Tiny Hard Drives
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I don't care what anybody says--I'm not that demanding. I just want what I want, where I want it, the way I want it. C'mon, don't you?
For example, wouldn't you like to have all your files and favorite programs with you all the time so you could work anywhere? That's been a near-universal ambition of computer users since PCs were born. (Last millennium, I paid $1,795 to achieve it. Unfortunately, my DOS-based Osborne portable weighed 25 pounds and held only 91KB of data per floppy--not exactly the ultimate work-anywhere solution.)
Over the years, we've tried lighter portables, higher-capacity media, cable transfers, remote-control programs and websites. They get the job done, yet we can still forget or accidentally overwrite files when moving between desktops. But a consortium of flash storage and software companies has come up with an approach that might finally make moving your workspace a real no-brainer.
U3 is a Windows software layer/environment that turns tiny-but-spacious USB flash sticks into "smart" drives capable of holding programs and data. Instead of hauling a portable around or having to think when syncing, you store all your most-used files and programs on one of these key chain hangers-on. That includes the latest versions of macros, bookmarks, e-mail and other changing elements of your desktop.
"You don't need to take a computer with you because there are computers with USB ports everywhere you go now," reasons Ed Cuellar, director of marketing for SanDisk.
His company and fellow flash manufacturer M-Systems put the U3 Alliance together 18 months ago. In October, U3 Alliance members began shipping smart versions of their 256MB to 2GB flash drives (see "Stick of the Litter" on page 70). So far, 512MB drives sell best--primarily because most are under $50, explains Cuellar.
Expect 1GB versions to take over that price point early next year, says Allen Gharapetian, vice president of marketing at Memorex. At the same time, you'll also find U3 versions of external hard drives using those teeny, tiny platters. In addition to its U3 flash drives, Memorex will launch a U3 version of its Mega TravelDrive next quarter, a 4GB hard drive the size of a thick match-book. Says Gharapetian, "We plan to convert everything we can to U3."
Why Not DIY?
I know what you're thinking: Why not just copy your PC programs to a USB flash or hard drive?
Because it's illegal. Adobe, Microsoft and other members of the Business Software Alliance get medieval on any business they find without a separate license for every program on disk.
The U3 environment puts you on the right side of licensing and digital rights agreements, and many smart drives are already populated with U3-compliant programs like Mozilla Firefoxand Thunderbird, Skypeand Trilliancommunications programs, or file managers like PowerHouse Technologies' Migo. This tiny utility easily synchronizes your workspace between a smart drive and a host PC, a popular theme among U3 programs. For example, BeInSync Prowill synchronize several PCs over the internet, and for backup, Kadena Systems' PocketCache+takes a snapshot of a drive's contents with a mouse click.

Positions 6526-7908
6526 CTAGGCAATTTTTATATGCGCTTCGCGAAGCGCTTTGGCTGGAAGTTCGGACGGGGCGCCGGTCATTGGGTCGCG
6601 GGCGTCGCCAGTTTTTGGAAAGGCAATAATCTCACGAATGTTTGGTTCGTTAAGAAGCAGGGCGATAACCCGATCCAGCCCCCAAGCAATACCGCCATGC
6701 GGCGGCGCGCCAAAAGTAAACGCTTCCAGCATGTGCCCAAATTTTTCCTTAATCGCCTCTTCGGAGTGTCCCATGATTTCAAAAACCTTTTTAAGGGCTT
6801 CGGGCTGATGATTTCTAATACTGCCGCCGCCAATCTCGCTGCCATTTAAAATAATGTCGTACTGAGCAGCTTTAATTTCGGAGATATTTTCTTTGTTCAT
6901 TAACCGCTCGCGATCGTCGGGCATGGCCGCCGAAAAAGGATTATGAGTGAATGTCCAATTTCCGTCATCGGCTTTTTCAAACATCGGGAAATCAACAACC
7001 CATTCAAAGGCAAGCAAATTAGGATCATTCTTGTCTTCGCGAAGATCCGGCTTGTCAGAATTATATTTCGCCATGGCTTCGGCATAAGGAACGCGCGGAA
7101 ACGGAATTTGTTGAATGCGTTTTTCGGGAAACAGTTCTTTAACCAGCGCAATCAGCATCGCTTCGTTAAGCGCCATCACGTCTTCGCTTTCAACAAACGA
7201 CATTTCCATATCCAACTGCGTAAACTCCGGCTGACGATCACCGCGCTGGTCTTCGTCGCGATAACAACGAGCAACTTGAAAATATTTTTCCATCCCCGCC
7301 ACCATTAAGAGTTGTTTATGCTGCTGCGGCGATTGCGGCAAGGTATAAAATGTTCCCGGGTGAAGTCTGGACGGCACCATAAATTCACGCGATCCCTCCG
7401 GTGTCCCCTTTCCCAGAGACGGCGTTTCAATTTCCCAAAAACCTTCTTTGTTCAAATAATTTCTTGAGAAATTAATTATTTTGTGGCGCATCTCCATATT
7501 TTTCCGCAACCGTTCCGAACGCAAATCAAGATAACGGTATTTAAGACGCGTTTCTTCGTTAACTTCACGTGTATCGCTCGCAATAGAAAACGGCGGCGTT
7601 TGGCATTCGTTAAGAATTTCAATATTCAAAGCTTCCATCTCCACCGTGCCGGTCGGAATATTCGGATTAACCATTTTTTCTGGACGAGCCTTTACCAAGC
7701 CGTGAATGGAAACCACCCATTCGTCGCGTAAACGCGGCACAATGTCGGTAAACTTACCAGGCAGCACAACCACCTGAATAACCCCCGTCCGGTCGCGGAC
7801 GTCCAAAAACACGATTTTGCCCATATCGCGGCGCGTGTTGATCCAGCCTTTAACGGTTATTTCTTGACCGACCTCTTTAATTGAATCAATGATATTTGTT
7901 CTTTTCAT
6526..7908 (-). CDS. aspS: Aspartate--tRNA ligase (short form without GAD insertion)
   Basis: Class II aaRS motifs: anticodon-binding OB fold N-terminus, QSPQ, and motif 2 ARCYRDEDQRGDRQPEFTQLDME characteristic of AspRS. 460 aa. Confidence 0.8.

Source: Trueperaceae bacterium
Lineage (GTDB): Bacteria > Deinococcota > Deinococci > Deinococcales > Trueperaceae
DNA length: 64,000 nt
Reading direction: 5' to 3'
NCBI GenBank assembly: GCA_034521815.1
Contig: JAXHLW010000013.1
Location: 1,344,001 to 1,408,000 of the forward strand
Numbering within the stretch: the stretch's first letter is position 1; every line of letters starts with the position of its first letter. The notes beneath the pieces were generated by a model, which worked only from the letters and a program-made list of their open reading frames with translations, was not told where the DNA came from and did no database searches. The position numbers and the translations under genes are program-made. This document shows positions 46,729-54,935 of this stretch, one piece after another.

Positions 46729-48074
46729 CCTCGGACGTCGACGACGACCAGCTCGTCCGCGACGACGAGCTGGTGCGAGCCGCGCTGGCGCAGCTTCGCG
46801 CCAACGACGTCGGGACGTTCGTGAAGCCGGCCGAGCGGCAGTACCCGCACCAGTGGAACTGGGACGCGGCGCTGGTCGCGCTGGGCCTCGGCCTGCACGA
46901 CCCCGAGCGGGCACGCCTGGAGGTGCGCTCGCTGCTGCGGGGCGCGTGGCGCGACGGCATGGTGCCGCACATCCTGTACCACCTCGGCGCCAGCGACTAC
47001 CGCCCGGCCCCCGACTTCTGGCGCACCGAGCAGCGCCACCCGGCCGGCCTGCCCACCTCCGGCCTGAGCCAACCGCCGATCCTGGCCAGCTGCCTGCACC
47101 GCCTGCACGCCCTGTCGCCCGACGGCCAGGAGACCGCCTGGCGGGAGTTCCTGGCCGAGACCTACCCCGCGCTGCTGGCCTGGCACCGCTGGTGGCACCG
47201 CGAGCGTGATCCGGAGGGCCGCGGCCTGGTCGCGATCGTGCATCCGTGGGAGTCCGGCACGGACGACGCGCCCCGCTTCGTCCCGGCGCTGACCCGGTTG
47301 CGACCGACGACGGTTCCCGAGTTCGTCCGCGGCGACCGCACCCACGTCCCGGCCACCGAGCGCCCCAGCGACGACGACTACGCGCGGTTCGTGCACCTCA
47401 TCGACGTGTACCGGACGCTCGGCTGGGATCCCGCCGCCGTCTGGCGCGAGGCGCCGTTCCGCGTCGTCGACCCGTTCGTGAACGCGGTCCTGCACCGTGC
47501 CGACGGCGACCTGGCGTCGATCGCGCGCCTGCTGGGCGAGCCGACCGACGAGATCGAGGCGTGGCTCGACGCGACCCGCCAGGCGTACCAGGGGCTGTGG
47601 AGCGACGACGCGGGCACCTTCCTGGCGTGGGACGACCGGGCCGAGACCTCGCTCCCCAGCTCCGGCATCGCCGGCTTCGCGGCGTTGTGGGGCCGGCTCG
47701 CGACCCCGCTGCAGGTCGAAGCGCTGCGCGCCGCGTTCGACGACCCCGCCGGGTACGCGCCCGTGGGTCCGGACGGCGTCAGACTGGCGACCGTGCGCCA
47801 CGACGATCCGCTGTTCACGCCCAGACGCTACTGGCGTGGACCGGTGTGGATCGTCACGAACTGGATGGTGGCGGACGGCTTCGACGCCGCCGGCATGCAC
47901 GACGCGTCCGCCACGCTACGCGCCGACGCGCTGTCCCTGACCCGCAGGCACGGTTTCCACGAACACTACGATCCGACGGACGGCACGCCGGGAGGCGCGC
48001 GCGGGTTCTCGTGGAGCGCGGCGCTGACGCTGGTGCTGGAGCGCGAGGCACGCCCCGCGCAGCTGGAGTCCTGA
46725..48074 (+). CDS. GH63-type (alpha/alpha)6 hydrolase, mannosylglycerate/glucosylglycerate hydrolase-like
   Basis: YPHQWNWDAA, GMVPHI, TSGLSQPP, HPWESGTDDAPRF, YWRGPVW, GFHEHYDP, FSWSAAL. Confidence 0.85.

U3 is still just getting off the ground, though, and noticeably absent from its program directory is Microsoft. Several programs like Imagine LAN's P.I. Protectortry to fill that vacuum by making it easy to use Microsoft Outlook components with U3 drives, since any Windows application on a PC host is able to access files on a smart drive.
The really important piece on all U3 drives is a Windows Start Menu-like environment called Launchpad. It's very slick and very quick. Launchpad requires only 6MB of space, and not one more brain synapse than Windows does. It lets you use the resources of a host PC without changing them; when you unplug your smart drive, you take all traces of yourself--settings, cookies, bookmarks--with you.
Speaking of Security
That characteristic suggests smart drives might also be a solution to our growing security problems--which mobility only complicates. Portables get lost and stolen at an alarming rate, and we're fast approaching the day when software-only security solutions won't be enough, even for office desktops.
Smart drives let you maintain your own super-secure space inside whatever PC or network you join. They are just the kind of hardware tokens increasingly required for access to banks, networks and other protected systems. It's not U3-compatible, but FingerGear's Bio Computer-on-a-Stick, with its fingerprint scanner and AES data encryption, might be the biometric role model of the future.
Smart drives may not be the ultimate answer, but they get us closer to it than we've ever been. They're cheap, easy to use, and make great stocking stuffers, too.
Stick of the Litter
All smart drives include the U3 Launchpad; some include additional programs. Drives and software are found on the U3website.
- Kingston Technology U3 DataTraveler: 512MB or 1GB of flash; $42 and $80, respectively (all prices street)
- Memorex U3 Smart Mini TravelDrive: 256MB to 2GB of flash with McAfee anti-virus, Migo, Mozilla Thunderbird and U Safe password manager; from $29.99 to $180
- SanDisk Cruzer Micro: 512MB or 1GB of flash with synchronization and password software; $54.99 and $99.99, respectively
- Verbatim 1GB Store 'n' Go U3 Smart Drive: 1GB of flash with McAfee anti-virus and password software; $99
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